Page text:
Clinical OMICS

MAR-APR 2019

Healthcare magazine for research scientists, labs, pathologists, hospitals, cancer centers, physicians and biopharma companies providing news articles, expert interviews and videos about molecular diagnostics in precision medicine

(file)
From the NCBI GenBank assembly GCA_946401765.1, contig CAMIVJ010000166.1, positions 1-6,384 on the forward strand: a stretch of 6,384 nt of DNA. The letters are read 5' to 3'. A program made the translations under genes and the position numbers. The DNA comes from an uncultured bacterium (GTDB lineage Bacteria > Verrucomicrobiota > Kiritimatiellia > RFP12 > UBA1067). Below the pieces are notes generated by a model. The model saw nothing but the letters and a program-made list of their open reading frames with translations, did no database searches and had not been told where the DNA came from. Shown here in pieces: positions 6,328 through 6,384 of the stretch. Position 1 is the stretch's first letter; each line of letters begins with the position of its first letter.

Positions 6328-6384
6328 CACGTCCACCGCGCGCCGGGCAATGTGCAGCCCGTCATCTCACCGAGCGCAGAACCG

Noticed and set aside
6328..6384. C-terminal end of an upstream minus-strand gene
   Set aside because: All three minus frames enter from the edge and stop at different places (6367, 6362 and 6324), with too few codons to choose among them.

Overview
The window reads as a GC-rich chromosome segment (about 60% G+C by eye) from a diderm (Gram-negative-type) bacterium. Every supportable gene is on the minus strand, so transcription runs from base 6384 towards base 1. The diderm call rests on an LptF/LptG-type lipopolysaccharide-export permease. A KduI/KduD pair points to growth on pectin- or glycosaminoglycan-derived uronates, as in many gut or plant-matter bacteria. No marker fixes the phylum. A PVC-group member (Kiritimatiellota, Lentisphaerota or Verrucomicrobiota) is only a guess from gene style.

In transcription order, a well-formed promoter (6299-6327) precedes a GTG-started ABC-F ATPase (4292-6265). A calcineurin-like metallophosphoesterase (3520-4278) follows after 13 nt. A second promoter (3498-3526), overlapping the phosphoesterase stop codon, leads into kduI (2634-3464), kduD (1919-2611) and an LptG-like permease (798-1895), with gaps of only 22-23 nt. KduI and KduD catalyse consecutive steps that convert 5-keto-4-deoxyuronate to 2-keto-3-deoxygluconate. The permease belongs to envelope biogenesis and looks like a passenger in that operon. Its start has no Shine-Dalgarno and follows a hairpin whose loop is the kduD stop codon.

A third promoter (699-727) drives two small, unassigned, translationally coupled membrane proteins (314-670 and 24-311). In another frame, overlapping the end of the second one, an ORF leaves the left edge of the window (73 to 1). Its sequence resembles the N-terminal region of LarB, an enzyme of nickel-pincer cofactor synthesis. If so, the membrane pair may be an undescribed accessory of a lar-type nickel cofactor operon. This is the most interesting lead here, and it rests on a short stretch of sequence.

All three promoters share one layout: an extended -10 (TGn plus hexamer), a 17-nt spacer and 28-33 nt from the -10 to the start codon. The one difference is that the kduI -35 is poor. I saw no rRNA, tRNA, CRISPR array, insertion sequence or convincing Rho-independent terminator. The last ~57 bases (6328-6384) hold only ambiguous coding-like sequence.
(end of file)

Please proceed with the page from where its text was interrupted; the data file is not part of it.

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SPONSORED CONTENT 30 Clinical OMICs March/April 2019 ANNIVERSARY ISSUE RNA, Data Science, and the Future of Precision Medicine Moving Beyond Buzz Words to Making an Impact J arret Glasscock is the founder and CEO of Cofactor Genomics, a diagnostics company leveraging the power of RNA and Predictive Immune Modeling to build multidimensional biomarkers that help better predict responses to drugs and therapy. Previously, Jarret was involved in the Human Genome Project at Washington University, published the first Cancer Genome, lead the Institute's Computational Biology Group, and was part of the Institute's Technology Development Group. Cofactor's mission is to advance the utility of RNA assays to improve human health. How are you working toward this? As scientists, our tendency is to focus on the technical aspects of our mission statement, but the potential to improve human health is what drives our team. Making complex technologies robust enough to benefit patients is how we can advance the impact of RNA. We're building the ideal assay—a fully-vertical solution to easily move from tissue to clinical insights. More specifically, we're applying our work in the new discipline of Predictive Immune Modeling to enable advancement in the field of immuno-oncology. We're approaching five years and significant investment in our data models, called Health Expression Models. These transcriptome models of key immune cell types determine response and activity for immunotherapies. Inspired by the work of others, who demonstrated the power of a more global approach to modeling RNA, we're taking a very different approach to traditional RNA-seq and moving beyond ranked-gene list associations. This multidimensional modeling has unlocked the promise and power we were seeking in RNA data and will help us accomplish our mission. Your group's work falls into multiple categories like big data, machine-learning, and genomics. How do we separate real innovation from buzzwords? What are some of the biggest misconceptions in this space? As a computational biologist, there are three very common misconceptions in our field: (1) The more data the better, (2) biological data plus machine-learning will unlock all answers in precision medicine, and (3) data science follows the same dynamics of 19th century labor. For #1: simply put, biological data is "dirty." There are so many variables that can be responsible for observations in the data. It is more useful to have 100 samples that have been treated in a standardized way which allows discovery of a biological signal, rather than having 10,000 samples with high variability that may mask a useful signal. #2: although it may sound blasphemous, while biological data (like RNA) may be very useful in defining and predicting certain diseases and treatment outcomes, it will not provide a solution in all cases. Substitute any analyte or measurement in the statement above. For #3, it is important to realize we are working in a time of unscaled industry—as Hemant Taneja and Kevin Maney write about in their book Unscaled: How AI and a New Generation of Upstarts are Creating the Economy of the Future. This means a different approach, fueled by unique insight, will win over a factory of 100 data engineers. To summarize, we believe that innovative uses of big data, machine-learning, and genomics technologies can provide us unprecedented advances in human health—but it must be subject to the same scrutiny as other approaches and appreciated for its unique strengths and weaknesses. What are you excited about regarding the next five years of the industry? One of the most important lessons I have learned from the last two decades of genomics is that data needs context. While the last ten years have focused on generating data, I am excited that these next five years will focus on deriving insight and, more importantly, utility. This requires us to take the voluminous and complex data we have and put each additional sample we look at in the context of all the data, and preferably models which represent the biological signals or features we want to understand. Ideally, this will translate all our data into simple utilitarian tools for use in precision medicine. Isn't that the hallmark of great technology after all, making the complex simple and useful? Jarret Glasscock, Ph.D., CEO, Cofactor Genomics

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